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Discussion Starter #1
Are the increments shown on the gas gauge equal? Away from my bike this second but think there's 5 LCD increments (??). How accurate is each increment ?
 

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On my 2k12 n1k, no, they are not...

I go from 5 bars to 4 bars somewhere between 85 miles and 100 miles, depending on how much time I spent at amusing speeds on my commute (my commute is Dirt, 50 mph zone, then 75 mph zone... I'm normally 10mph over)..

If I wait until I get to the last led bar (usually right when it starts to flash) I can fit about 4.3 gallons of fuel in and I'm filling it till the fuel just barely touch the baffle at the top (high side since it's on the stand).

typically, when I put 4.3 gallons in I've driven about 150-160 miles.

~Mark
 

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Discussion Starter #4
Thanx. Def'ly something for me to keep an eye out and watch.

I realized yesterday it's actually 6 bars; not 5 like I thought.

I let it go to one bar yesterday (not flashing tho) then filled up. Can't remember exact amount put in. Little disappointed, tho, as I only managed 33 mpg. Stil in break-in mode (<4000rpm) so thought I'd do better than that. Hopefully will get better down the road.
 

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I've seen lots of posts on this and other forums where people say they get 45-50mpg. They must not ride at much more than an idle because I'm with you. My bike gets 36mpg on the high side and typically around 35mpg and I'm no hooligan rider. My bike has just over 2000 miles on it and the gas mileage has gotten a little bit better. I now get the same 35-36mpg but I can keep it in high power mode instead of low power to get that mileage.

Also, I have the same results as maniak. 80miles for the first 2 bars and then they drop faster with every mile. I also usually get around 160 miles before the last bar starts flashing at me. I took the risk once and got it to 191 miles just to see if I could get to 200. Didn't have the guts to get there though. :)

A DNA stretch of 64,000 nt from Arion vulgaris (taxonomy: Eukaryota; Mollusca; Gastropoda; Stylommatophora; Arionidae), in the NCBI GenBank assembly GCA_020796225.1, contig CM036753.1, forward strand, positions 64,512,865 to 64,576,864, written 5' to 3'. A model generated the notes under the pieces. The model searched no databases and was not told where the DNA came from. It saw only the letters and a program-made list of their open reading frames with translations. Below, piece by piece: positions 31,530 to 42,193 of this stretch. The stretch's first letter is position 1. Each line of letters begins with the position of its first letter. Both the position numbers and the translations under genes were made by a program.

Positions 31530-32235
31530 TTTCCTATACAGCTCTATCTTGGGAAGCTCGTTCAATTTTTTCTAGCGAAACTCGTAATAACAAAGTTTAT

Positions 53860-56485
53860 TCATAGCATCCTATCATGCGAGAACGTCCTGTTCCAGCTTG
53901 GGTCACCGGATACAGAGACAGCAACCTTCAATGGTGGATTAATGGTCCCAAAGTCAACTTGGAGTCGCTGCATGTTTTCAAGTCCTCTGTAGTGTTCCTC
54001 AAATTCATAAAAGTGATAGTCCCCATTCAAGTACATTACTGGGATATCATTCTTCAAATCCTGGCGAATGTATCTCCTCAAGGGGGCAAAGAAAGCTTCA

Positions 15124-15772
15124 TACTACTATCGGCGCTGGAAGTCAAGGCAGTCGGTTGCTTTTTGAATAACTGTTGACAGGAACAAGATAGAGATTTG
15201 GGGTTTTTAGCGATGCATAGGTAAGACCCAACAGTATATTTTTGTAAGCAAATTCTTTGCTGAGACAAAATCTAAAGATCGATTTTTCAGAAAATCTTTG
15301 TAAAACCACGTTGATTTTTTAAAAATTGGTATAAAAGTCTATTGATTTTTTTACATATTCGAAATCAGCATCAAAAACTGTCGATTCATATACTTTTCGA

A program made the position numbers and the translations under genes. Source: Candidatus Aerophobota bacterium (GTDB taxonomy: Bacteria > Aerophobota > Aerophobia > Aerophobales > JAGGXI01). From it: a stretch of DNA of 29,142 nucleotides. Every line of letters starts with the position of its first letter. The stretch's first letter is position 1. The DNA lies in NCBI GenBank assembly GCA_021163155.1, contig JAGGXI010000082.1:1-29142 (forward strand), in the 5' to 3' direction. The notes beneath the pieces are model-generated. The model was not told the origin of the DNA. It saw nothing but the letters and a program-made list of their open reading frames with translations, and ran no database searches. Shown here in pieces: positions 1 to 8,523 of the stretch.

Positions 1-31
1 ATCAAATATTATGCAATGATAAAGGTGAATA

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I saw a cool article in BMW's motorcycle magazine about this issue.

Apparently, these sensors are right from the auto industry.

Because of this, they are set up to signal a dropping liquid volume in what amounts to a square box. Not very hard to do.

Now, take the same sensor and drop it into something shaped like our tanks, and LOL

Notice our fuel tank is 80% airbox. Even if there was "motorcycle specific " how would you build it? It would have to be model specific to have any accuracy. Also, its sloshing around constantly. You'd have to measure at specific points and average.

They new this in the old days and never bothered to use fuel gauges. Its really a case of electronics being too expensive to do it right....The idea should have been shelved with self canceling turn signals.

Apparently theres no great way of using a fuel burned metering device since theres no accurate signal to give it a starting "full" point.
 

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They new this in the old days and never bothered to use fuel gauges. Its really a case of electronics being too expensive to do it right....The idea should have been shelved with self canceling turn signals.

Apparently theres no great way of using a fuel burned metering device since theres no accurate signal to give it a starting "full" point.
Ummmm. Self cancelling turn signals have been available on motorcycles since at least the 1980s. Typically they work as a simple timer, or a distance meter or in more advanced cases a combination of distance and or lean angle sensor. Keeps you from having a signal blink for miles after a turn. Either of the first two are pretty cheap to install and should be mandatory on all bikes.

Now as for fuel burned meter it is on the N1K. You have instant fuel consumption, average fuel consumption and remaining range. This measurement is fairly accurate based on cross checks. The bar graph meter is an indicator and just like every other fuel gauge as you get to know your vehicle you will know about how much is left. It is not meant as a precise measure for a car or a bike just an estimate.

As for fuel economy in the first 3000 km most tanks were measuring 5.8 L/100 km, but then it improved. On a 1000 km two day trip I got between 4.9 to 5.2 except for one stretch where the speed was 'spirited' and it dropped to 5.7 L/100 km. The qualifier is the terrain was mostly fairly flat and wind speeds would be under 20 kph.

The 5.2 sections were obtained running speeds of between 70 to 75 mph according to the GPS. My speedometer is out by 6% so indicated speeds were higher. The 4.9 section had some construction zones so I was running speeds between 50 and 70 mph. For the metrically challenged 4.9 L/100km is 58 mpg Imperial and 5.2 is 54 mpg.
 

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Yeah, you just have to learn what each bar means as far as how much fuel/distance you have left. My gauge shows a full tank for quite a while, then drops like a rock before leveling off. When I get to a flashing bar, I have about 35 miles (about a gallon) left in the tank.
 

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I find the gas gauge to be overly pessimistic. When it looks like it's near empty, I can't get 4 gal. in it. On gas milage, I very consistently get 45 mpg. That's probably because I favor low rpms. Switching to synthetic Rotella T6 added 1+ mpg.
 
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